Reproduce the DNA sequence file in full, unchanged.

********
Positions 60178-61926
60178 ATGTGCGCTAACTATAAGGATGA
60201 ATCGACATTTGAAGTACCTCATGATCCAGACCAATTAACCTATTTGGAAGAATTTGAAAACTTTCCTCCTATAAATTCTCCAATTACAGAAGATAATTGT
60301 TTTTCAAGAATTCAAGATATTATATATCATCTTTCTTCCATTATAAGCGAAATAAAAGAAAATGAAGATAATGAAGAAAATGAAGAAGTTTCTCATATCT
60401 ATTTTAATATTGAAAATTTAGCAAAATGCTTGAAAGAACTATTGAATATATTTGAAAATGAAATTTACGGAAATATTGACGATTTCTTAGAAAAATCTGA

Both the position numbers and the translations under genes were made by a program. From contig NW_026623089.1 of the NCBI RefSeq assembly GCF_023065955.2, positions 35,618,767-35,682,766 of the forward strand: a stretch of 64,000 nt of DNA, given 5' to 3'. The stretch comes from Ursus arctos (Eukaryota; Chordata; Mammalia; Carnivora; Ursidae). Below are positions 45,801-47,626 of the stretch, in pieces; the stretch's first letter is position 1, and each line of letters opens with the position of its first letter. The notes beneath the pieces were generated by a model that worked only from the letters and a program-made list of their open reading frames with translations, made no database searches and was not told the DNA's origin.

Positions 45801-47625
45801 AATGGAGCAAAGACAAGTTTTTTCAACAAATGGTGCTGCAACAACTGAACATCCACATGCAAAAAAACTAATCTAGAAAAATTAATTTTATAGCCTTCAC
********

Positions 60178-61926
60178 ATGTGCGCTAACTATAAGGATGA
60201 ATCGACATTTGAAGTACCTCATGATCCAGACCAATTAACCTATTTGGAAGAATTTGAAAACTTTCCTCCTATAAATTCTCCAATTACAGAAGATAATTGT
60301 TTTTCAAGAATTCAAGATATTATATATCATCTTTCTTCCATTATAAGCGAAATAAAAGAAAATGAAGATAATGAAGAAAATGAAGAAGTTTCTCATATCT
60401 ATTTTAATATTGAAAATTTAGCAAAATGCTTGAAAGAACTATTGAATATATTTGAAAATGAAATTTACGGAAATATTGACGATTTCTTAGAAAAATCTGA

Both the position numbers and the translations under genes were made by a program. From contig NW_026623089.1 of the NCBI RefSeq assembly GCF_023065955.2, positions 35,618,767-35,682,766 of the forward strand: a stretch of 64,000 nt of DNA, given 5' to 3'. The stretch comes from Ursus arctos (Eukaryota; Chordata; Mammalia; Carnivora; Ursidae). Below are positions 45,801-47,626 of the stretch, in pieces; the stretch's first letter is position 1, and each line of letters opens with the position of its first letter. The notes beneath the pieces were generated by a model that worked only from the letters and a program-made list of their open reading frames with translations, made no database searches and was not told the DNA's origin.

Positions 45801-47625
45801 AATGGAGCAAAGACAAGTTTTTTCAACAAATGGTGCTGCAACAACTGAACATCCACATGCAAAAAAACTAATCTAGAAAAATTAATTTTATAGCCTTCAC